It is almost always better for you, as a contributor, to receive a link to your related article, rather than your homepage.
Why is this?
Because when Google’s spiders crawl through the collaboration post and onto your homepage, there is very little correlation between the topics.
It’s not a “natural” link to related content that the reader will find useful.
Since relevancy is very important to Google, it’s counterproductive to link to a bunch of homepages; it’s not all that helpful to Google, or to your audience.
So why do bloggers still request homepage-links only in a collaboration?
Bloggers tend to become over-sensitive to competition.
They think that giving a link to an article they might already cover on their own site (or want to cover in the future) gives away some of their authority, and helps the other blogger’s post rank better than their own.
While there is some validity to that argument, it could be even more detrimental to provide a dozen or more non-relevant links in a post.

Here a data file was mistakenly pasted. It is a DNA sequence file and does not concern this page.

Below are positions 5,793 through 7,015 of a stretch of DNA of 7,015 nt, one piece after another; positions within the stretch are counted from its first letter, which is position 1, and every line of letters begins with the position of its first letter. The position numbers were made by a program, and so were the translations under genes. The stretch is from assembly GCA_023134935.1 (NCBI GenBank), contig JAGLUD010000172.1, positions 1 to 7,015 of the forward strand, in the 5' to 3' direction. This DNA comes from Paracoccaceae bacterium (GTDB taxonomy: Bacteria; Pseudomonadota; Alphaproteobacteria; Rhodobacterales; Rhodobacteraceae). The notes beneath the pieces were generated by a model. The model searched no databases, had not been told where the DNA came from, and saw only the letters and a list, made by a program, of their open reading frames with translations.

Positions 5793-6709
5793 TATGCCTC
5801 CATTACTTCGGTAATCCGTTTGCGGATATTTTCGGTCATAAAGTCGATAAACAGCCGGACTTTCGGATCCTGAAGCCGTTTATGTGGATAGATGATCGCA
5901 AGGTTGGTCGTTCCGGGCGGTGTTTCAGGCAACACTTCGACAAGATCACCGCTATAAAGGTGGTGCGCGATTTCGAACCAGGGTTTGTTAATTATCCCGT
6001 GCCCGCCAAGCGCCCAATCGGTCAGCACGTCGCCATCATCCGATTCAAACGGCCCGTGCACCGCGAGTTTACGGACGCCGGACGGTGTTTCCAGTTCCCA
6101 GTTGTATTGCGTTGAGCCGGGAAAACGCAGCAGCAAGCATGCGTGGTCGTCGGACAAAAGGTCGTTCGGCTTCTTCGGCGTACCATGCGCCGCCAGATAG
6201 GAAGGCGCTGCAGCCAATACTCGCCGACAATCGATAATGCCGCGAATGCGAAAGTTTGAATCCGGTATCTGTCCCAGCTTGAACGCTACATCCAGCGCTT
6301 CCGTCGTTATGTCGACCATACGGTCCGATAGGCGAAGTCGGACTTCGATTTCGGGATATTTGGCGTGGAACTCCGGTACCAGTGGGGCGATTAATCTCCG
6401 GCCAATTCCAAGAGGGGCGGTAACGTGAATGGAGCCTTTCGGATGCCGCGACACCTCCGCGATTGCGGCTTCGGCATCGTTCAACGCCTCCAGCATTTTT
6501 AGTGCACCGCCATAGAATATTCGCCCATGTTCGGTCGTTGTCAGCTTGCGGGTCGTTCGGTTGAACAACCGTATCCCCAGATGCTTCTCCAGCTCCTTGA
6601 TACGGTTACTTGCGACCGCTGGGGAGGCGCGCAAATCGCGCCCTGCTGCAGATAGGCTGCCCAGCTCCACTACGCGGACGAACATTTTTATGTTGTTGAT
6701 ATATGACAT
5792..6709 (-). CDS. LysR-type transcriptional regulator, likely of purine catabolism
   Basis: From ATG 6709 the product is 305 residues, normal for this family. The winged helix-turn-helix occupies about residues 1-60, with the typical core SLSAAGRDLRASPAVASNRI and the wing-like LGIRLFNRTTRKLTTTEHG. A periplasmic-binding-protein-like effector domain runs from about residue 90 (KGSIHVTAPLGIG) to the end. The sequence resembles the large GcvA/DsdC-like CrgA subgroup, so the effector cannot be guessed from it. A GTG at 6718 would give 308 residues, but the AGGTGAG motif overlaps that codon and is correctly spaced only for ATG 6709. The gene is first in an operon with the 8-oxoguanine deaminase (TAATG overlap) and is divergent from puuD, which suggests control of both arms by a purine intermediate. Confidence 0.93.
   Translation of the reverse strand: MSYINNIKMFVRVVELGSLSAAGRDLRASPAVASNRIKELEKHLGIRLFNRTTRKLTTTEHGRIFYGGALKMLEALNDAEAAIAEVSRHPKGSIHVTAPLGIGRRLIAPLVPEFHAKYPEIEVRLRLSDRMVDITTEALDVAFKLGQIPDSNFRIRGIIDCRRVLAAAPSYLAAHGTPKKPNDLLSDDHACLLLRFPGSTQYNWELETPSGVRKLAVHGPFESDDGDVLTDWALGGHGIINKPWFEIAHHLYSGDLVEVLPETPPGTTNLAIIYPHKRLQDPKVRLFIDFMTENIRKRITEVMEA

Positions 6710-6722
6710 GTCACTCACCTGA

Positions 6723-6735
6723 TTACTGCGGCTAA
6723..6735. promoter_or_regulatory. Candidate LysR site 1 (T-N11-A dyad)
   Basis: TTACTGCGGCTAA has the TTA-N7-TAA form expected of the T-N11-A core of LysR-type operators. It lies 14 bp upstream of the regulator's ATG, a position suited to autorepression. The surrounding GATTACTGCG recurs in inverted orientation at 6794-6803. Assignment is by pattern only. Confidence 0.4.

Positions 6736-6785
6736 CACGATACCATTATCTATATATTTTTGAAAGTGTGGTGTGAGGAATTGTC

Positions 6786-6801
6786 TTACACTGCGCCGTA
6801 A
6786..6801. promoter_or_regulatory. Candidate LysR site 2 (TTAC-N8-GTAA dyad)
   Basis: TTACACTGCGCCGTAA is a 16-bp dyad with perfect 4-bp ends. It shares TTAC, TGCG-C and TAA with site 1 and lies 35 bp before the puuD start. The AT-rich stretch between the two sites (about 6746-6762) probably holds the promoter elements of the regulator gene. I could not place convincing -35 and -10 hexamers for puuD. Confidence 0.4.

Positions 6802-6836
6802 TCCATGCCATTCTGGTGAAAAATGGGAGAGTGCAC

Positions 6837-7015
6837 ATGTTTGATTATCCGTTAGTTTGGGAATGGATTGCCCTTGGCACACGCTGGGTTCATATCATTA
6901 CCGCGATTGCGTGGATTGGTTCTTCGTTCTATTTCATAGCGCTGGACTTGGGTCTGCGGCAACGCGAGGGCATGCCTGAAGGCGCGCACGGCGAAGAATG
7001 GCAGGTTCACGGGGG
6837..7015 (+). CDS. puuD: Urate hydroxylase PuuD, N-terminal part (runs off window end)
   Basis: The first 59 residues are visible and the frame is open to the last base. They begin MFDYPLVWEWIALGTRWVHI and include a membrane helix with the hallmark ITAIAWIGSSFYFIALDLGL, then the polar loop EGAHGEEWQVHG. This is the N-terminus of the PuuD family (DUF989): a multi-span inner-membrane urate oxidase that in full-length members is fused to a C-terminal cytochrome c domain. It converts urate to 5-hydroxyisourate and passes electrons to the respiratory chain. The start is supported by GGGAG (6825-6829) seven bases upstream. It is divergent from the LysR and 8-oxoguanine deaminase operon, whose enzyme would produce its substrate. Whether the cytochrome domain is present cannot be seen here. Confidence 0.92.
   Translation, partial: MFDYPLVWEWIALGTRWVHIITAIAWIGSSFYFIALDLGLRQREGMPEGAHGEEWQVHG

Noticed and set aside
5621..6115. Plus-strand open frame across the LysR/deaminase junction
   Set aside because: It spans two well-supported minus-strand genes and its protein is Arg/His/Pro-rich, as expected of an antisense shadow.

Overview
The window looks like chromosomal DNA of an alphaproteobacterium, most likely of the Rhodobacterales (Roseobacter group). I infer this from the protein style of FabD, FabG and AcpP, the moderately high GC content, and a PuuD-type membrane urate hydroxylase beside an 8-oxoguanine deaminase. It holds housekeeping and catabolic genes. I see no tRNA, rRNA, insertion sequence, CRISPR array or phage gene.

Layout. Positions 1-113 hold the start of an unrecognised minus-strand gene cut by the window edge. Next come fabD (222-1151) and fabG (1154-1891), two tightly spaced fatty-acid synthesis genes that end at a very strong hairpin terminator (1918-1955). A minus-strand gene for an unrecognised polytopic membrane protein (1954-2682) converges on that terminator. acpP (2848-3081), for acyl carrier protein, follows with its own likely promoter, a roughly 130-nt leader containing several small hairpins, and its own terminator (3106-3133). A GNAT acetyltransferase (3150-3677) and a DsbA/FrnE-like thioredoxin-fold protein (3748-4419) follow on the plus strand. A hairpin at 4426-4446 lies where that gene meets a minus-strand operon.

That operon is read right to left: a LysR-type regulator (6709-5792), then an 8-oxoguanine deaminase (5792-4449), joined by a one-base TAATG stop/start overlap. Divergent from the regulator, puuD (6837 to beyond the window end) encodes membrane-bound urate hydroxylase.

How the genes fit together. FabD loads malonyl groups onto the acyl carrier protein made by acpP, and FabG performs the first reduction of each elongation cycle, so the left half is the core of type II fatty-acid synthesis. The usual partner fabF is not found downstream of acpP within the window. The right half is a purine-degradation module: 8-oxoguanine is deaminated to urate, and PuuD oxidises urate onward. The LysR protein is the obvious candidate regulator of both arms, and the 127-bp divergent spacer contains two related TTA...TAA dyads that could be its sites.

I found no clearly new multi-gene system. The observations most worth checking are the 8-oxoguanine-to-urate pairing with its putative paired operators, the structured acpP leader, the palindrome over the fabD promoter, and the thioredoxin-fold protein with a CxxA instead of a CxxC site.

Google could see that as a link scheme and manual penalties are no joke.
Whenever you contribute to a collaboration post, be aware of these pitfalls. Clarify ahead of time if you’ll be receiving a link to a post or only to your homepage.
Then you can decide if it’s worth it for you. If it’s quick and you need homepage links to balance out your link profile, you want to build authority on a topic you’re promoting or passionate about, or you don’t have a post you can link back to, it’s okay to accept a homepage link.
Similar to guest posts, collaborations and roundup posts require bloggers to decide if it is a link building strategy they are will to risk.